“Visitors, athletes, journalists, delegates, of course they are supposed to be within the bubble, but it’s not working well,” Dr. Kenji Shibuya said in an interview with Reuters.
“It’s obvious that the bubble system is kind of broken, so there seems to be some sort of interaction between guests and visitors and also local people.”
The International Olympic Committee (IOC) and Tokyo 2020 organizers did not immediately respond to CNN’s request for comment.
Tokyo 2020 will host about 11,000 athletes — representing more than 200 countries — and they will be staying in 21 residential buildings.
However, not all of these athletes will be in Tokyo for the whole duration of the Games. Organizers say athletes will be expected to arrive in the Olympic Village five days prior to their competition, and depart a maximum of two days afterwards.
The coach of the Czech Republic Olympic Beach Volleyball team, Simon Nausch, has tested positive for Covid-19, the Czech Olympic committee announced on Tuesday.
Nausch, who becomes the third member of the Czech Olympic team to test positive for the virus, has left the Olympic village and is currently isolating.
“As a result of previous cases in our team, we tried to be extremely careful, unfortunately it did not work. I’m, however, very glad I’m in isolation before I can jeopardize someone else’s participation in the games,” said Nausch.
Tokyo reported 1,387 new Covid-19 cases on Tuesday, the city’s second-highest daily increase of new cases since January 21, according to Tokyo Metropolitan’s Government website.
The capital is currently under a coronavirus state of emergency, which is set to expire on August 22, and organizers announced this month that the Tokyo venues will not have spectators as a result.
However, Shibuya added that he believes the “fundamental problem” has been the “lack of open transparent” discussion on how the Games can be held safely.
“There’s no way for them to track the movement of the people, and there is no quarantine for athletes and journalists for extended 14 days,” Shibuya added.
“In theory, if they could have implemented all of the measures, it could have been done, but realistically the bubble is not working.”
The International Olympic Committee (IOC) was not immediately available for CNN’s request for comment.
The opening ceremony is set to go ahead on Friday but it’s still unclear how many people will participate.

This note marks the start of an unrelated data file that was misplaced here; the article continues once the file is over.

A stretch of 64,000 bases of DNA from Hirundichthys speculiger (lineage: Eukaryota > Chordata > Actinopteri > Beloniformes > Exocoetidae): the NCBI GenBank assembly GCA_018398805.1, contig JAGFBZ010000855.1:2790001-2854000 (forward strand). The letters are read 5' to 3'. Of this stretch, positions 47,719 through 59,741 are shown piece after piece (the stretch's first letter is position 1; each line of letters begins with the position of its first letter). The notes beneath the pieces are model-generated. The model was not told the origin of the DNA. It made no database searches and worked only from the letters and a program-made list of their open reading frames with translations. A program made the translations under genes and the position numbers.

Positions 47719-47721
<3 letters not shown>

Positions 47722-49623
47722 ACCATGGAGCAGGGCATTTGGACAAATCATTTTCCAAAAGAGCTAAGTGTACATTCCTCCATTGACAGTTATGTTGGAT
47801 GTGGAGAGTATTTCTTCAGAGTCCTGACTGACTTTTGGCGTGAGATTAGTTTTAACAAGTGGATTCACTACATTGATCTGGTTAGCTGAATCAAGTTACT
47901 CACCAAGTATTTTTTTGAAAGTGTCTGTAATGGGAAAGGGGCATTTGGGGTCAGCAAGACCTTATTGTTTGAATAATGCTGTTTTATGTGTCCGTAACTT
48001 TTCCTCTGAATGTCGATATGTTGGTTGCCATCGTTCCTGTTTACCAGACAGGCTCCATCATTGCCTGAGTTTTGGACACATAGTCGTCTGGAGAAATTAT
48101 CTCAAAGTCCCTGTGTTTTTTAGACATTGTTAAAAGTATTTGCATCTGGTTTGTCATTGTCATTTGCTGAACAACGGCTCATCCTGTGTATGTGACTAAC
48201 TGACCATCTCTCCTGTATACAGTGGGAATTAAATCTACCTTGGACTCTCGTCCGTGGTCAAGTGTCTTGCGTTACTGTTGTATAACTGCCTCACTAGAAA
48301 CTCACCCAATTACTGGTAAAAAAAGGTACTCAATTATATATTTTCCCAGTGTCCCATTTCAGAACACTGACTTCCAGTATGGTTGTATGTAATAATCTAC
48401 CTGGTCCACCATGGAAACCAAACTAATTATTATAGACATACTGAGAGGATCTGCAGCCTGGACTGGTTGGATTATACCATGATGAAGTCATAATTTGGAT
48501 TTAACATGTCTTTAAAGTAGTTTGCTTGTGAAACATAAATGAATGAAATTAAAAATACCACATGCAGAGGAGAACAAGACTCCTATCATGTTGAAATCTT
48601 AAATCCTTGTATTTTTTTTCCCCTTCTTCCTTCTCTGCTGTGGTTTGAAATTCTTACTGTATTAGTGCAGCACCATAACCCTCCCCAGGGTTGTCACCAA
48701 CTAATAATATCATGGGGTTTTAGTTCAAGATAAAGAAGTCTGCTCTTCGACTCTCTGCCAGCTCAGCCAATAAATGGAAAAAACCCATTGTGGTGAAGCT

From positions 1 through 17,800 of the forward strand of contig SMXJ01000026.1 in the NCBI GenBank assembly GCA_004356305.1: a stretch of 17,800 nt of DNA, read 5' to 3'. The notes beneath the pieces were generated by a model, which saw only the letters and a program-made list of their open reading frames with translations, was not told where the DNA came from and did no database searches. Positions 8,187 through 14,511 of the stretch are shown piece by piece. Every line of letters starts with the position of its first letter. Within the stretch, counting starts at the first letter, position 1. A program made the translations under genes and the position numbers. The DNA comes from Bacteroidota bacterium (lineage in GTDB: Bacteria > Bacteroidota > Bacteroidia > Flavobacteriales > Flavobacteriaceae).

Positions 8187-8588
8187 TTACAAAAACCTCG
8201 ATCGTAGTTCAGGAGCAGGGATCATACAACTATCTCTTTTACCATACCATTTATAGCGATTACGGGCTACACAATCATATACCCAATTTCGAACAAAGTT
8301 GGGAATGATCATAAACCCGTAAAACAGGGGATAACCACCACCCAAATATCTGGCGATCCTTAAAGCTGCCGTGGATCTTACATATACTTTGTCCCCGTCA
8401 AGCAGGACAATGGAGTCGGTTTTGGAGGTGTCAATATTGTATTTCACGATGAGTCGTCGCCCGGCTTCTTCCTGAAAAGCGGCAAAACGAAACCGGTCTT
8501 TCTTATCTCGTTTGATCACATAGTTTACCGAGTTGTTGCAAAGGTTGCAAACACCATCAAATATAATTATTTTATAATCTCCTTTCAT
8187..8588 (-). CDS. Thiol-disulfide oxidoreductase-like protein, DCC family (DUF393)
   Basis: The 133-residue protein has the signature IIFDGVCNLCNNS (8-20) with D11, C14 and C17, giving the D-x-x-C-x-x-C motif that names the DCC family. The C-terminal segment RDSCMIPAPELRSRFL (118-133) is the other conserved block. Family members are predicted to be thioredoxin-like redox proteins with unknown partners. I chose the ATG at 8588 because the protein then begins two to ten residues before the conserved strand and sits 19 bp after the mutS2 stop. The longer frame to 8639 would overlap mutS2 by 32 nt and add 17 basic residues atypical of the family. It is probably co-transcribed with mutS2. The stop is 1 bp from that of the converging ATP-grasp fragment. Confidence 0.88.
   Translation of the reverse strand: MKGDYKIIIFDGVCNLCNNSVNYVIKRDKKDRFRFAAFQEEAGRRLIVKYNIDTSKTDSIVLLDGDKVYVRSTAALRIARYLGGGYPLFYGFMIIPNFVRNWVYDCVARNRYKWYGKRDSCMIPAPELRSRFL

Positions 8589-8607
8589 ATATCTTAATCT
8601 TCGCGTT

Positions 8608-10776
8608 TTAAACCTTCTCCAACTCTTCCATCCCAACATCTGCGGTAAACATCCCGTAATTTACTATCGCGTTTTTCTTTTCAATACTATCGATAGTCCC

Organizers told CNN that “fewer athletes” are expected to take part because they are arriving in the country after the ceremony “in line with the restrictions that will be in force governing their length of stay at the Olympic Village.”
“We are conducting Delegation Registration Meetings with individual athletes, during which it is being confirmed whether or not they will participate in the Opening Ceremony,” Tokyo 2020’s press office told CNN.
“As these meetings will continue until the day before the Opening Ceremony, we are not yet able to provide a detailed estimate of the number of participants.”
World Health Organization Director-General Tedros Adhanom Ghebreyesus is in Japan and is due to address the IOC.
“May these #Tokyo2020 Olympics be a source of hope & unity to achieve #VaccinEquity & end the pandemic,” tweeted Tedro, who is usually known by his first name.
The IOC has unanimously approved a decision to include the word “together” in the Olympic motto.
IOC President Thomas Bach said the motto amendment is to “adapt it to our times” during the IOC’s 138th Session in Tokyo on Tuesday.
The amended Olympic motto is, “Faster, Higher, Stronger — Together.” It is the adaptation of the original motto in Latin that now translates as “Citiuc, Altius, Fortius — Communiter.”
“I think this is really a milestone in our development,” Bach said, “we want to put special focus on solidarity, and this is what the word ‘together’ manes, that we’re working in solidarity.”